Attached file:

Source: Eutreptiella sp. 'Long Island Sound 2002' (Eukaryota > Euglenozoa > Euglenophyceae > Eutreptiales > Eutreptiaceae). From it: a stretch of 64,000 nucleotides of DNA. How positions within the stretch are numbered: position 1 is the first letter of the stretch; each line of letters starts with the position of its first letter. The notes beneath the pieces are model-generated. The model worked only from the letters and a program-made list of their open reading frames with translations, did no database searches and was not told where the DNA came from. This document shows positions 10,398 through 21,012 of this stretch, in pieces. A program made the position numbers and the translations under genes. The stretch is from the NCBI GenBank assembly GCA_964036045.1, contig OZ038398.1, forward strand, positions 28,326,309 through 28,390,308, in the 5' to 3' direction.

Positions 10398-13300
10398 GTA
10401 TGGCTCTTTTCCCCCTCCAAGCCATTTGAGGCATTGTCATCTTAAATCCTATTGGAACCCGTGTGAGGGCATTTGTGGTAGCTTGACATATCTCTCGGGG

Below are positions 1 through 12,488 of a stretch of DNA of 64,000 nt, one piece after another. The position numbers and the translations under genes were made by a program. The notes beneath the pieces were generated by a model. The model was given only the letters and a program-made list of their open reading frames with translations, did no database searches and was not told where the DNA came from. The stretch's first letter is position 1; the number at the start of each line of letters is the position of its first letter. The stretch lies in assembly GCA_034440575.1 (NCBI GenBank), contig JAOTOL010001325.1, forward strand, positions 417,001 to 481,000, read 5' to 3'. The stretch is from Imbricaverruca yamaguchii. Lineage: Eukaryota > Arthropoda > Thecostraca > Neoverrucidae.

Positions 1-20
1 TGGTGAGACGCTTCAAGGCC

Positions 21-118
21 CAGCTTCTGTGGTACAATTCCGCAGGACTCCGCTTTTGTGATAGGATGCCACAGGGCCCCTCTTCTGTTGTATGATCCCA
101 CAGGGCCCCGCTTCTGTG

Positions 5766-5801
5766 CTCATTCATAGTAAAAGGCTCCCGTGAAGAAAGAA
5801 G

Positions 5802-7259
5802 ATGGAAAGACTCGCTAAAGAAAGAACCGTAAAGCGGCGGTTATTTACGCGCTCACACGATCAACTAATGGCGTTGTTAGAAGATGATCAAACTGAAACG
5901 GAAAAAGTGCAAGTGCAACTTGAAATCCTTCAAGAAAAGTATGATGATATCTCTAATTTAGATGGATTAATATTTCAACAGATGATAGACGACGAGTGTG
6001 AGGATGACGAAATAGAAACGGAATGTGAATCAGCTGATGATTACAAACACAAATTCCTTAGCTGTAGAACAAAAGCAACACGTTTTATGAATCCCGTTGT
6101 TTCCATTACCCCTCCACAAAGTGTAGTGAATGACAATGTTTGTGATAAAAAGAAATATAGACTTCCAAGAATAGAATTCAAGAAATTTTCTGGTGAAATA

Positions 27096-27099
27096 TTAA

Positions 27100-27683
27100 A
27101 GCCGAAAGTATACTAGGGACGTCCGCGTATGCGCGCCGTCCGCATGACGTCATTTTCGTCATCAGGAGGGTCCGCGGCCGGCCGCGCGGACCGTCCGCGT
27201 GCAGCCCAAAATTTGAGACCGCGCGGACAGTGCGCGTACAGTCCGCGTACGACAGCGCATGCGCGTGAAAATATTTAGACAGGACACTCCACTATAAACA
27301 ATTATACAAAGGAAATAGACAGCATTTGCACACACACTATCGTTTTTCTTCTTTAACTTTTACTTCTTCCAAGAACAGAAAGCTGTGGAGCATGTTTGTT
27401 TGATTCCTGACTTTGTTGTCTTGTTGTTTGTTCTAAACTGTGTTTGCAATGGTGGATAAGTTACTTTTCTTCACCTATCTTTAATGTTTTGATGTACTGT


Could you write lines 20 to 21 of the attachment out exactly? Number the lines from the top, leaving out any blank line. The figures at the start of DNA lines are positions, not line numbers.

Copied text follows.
27096 TTAA

Positions 27100-27683